Both parks, among the most visited (Grand Canyon is 2nd, Acadia is 8th), are challenged by their popularity as well as continuously tested by budget issues. Commercialism in many forms grows both blatantly and surreptitiously around and within each National Park. Dedicated rangers work long hours to maintain each place unimpaired, yet open to public recreation. Volunteers like those affiliated with the Grand Canyon Association or the Friends of Acadia are both ubiquitous and crucial. Above the coves and cliffs, above the towers and temples, the night sky itself is now protected. One can actually see the Milky Way shine from horizon to horizon, reminding us of our insignificance.
What does one day matter? One moment? There will come an age when implacable seas push north up the Grand Staircase into Utah, and salt water again drowns plateau after plateau. Real waves will wash over Ooh-Aah Point and Hermit’s Rest and Temple Butte. There may not be any human eyes around then to see them. El Tovar Hotel will be history. Manhattan Island will be legend. Oil will be gone; coal and natural gas will be gone. Wind and water will remain, still carving exquisite shapes from bedrock.
Another future will inevitably arise in which Cadillac Mountain’s summit again pokes above a river of ice. Loose boulders the size of ships will scrape striations southeast toward the site of Blackwoods Campground, while hidden in a glacier a mile deep. You could walk from Bar Harbor to Nova Scotia on that ice, but you (and I) will be long gone. That’s ok. We save precious places for our own benefit and that of the few generations we can imagine following us.
We work for our children, fight and vote (and write) for our children, so that the earthly beauty that inspires us will be there to offer them the same message it brings us today. Nature addresses us all the time. Our National Parks are the very environs in which she is at her most eloquent; she speaks here not in everyday language but rather sings to us –in epic poetry set to music. That’s why they are special. We celebrate the concurrent birthdays of two places that unite America and the vision of her leaders ninety-nine years ago.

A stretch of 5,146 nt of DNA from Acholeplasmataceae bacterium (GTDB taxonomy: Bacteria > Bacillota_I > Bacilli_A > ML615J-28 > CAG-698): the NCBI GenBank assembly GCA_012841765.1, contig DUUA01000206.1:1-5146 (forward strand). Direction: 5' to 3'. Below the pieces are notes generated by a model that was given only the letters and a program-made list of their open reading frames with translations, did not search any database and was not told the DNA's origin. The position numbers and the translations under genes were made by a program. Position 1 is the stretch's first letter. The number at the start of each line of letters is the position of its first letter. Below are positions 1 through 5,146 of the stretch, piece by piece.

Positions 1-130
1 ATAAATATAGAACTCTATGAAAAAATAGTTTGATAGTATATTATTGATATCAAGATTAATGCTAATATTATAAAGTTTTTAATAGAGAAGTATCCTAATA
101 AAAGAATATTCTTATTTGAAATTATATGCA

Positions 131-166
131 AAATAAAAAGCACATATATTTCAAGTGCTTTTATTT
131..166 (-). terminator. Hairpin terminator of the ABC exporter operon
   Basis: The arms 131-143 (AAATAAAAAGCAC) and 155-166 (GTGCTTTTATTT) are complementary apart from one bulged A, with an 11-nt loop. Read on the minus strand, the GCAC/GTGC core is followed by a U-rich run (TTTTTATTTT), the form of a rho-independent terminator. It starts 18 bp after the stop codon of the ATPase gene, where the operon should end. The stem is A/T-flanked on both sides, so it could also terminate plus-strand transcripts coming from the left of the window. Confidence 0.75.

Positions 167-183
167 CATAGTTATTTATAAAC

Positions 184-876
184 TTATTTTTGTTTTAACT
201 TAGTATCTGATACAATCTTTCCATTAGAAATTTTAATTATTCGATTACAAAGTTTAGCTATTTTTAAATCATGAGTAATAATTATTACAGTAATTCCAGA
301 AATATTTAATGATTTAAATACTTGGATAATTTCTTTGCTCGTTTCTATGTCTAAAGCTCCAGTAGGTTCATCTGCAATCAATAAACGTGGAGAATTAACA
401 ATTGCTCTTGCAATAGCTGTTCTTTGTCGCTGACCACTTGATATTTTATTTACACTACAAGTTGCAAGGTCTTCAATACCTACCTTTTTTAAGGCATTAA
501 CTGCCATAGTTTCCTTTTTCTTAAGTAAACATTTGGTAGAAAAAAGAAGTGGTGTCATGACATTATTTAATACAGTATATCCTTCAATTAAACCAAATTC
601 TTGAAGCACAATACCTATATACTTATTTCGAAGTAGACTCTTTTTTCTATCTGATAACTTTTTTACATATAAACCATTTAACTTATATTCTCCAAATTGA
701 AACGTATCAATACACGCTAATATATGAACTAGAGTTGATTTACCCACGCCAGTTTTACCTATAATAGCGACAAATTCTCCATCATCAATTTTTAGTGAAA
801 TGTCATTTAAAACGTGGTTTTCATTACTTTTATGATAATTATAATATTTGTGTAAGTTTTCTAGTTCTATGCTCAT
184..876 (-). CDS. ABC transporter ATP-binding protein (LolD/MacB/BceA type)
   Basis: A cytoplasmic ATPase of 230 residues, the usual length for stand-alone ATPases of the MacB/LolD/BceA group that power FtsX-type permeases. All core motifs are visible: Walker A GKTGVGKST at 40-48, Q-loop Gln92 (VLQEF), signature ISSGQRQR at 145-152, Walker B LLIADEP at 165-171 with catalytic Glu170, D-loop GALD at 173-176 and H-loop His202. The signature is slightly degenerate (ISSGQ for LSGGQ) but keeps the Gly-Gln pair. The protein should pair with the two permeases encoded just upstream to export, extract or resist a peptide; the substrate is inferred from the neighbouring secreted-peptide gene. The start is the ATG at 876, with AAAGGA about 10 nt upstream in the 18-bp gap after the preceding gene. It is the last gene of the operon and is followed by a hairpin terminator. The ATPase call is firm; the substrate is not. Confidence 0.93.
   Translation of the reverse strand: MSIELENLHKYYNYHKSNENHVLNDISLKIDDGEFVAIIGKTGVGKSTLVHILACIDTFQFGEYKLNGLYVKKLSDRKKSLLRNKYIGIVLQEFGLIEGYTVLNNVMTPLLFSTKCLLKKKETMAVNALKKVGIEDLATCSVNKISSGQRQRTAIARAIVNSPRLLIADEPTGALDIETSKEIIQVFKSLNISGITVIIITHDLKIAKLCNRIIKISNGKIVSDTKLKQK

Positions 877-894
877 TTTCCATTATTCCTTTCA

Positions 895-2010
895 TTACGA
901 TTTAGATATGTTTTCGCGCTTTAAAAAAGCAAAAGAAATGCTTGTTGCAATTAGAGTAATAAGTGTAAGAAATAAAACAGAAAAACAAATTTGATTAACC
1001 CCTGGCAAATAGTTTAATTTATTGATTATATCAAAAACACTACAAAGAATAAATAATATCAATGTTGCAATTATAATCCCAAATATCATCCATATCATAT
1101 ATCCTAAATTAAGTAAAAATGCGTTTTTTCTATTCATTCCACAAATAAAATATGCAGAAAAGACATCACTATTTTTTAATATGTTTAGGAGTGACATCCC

Someday we’ll all be gone–perhaps with a puff of solar wind–and the Milky Way will spin on into the endless future. So what? Let’s act today so that those parts of earth that touch our souls will remain. Today matters. Birthday greetings!
Return to Inspiration Point Blog Index Page. (Photos in this post courtesy of Kris and George Jacobi.)
This blog is meant to encourage awareness and thoughtfulness about the Grand Canyon, one of our most precious resources. It is not merely a story of what happens or has happened here, not a cookbook for what you should make of it yourself, but more an example of the many-faceted inspiration the Canyon nurtures in an artist, perhaps in you. Indeed, inspiration may be the Canyon's greatest resource.
These words are sincere, my own take on this world, deliberately non-academic and directed toward users of social media. In no way does it represent the policies or opinions of the National Park Service, although it is done under the auspices of that entity, but is offered in gratitude, with my respect and admiration for these soldiers of conservation. George H. Jacobi 2018